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The bull run in the Indian stock markets came to a pause after the Reserve Bank of India (RBI) raised the repo rate for the second time in two months.
The Bombay Stock Exchange Sensex dropped more than 200 points to 37,373.08 on Thursday on heavy selling in metal, auto, banking, capital and realty stocks, amid sustained capital outflows by foreign funds, Press Trust of India reports. The repo rate, at which the central bank lends to other banks, was increased by 25 basis points on Wednesday and it now stands at 6.5%, the highest in two years.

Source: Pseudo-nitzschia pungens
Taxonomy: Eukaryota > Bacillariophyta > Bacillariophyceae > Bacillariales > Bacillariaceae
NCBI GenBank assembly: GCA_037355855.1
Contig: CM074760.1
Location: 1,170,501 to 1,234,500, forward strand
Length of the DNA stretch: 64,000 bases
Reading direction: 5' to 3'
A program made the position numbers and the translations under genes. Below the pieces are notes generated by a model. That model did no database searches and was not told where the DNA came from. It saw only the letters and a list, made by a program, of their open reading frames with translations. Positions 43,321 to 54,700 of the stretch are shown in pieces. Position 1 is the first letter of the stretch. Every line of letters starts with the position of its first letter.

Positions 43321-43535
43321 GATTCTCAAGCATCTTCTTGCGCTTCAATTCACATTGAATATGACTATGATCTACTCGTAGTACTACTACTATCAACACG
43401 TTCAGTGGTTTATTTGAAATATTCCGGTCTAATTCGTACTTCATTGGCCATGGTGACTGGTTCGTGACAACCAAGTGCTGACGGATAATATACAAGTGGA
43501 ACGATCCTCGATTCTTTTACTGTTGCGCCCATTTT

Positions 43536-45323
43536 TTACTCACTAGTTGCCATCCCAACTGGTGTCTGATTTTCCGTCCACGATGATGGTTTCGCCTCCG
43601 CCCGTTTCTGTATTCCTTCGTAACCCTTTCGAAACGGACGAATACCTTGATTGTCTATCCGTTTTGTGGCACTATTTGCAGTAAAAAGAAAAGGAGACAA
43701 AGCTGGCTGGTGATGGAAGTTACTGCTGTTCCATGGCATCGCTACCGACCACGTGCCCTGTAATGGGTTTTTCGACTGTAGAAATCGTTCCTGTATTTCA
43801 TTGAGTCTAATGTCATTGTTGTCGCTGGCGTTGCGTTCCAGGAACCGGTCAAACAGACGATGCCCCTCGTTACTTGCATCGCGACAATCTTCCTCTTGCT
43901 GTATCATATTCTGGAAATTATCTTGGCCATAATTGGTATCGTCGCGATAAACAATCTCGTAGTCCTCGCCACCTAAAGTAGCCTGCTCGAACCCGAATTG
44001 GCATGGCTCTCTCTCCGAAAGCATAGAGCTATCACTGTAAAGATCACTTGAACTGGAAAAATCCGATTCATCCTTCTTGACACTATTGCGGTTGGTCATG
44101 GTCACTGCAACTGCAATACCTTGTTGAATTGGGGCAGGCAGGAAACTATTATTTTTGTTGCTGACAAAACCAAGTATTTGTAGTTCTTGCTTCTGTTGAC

Moreover, the decline in Asian stocks on renewed concerns over a US-China trade war also influenced the sentiment in India. The 30-share index had lost 84.96 points in Wednesday’s session.
Similarly, the National Stock Exchange NIFTY fell 72.80 points, or 0.64% to 11,273.40. Sectoral indices led by metal, auto, banking, capital goods and realty, falling by up to 1.30%.
After announcing the rate increase, RBI governor Urjit Patel said it was to ensure that the central bank didn’t drift away from its 4% inflation mandate and kept moving toward that target on a sustainable basis. He cited trade wars, uneven global growth and spiraling crude-oil prices as reasons for the increase.
However, some analysts feel the current rate increase will have limited short-term impact on the stock market, as the big focus for investors now is next year’s general election in India.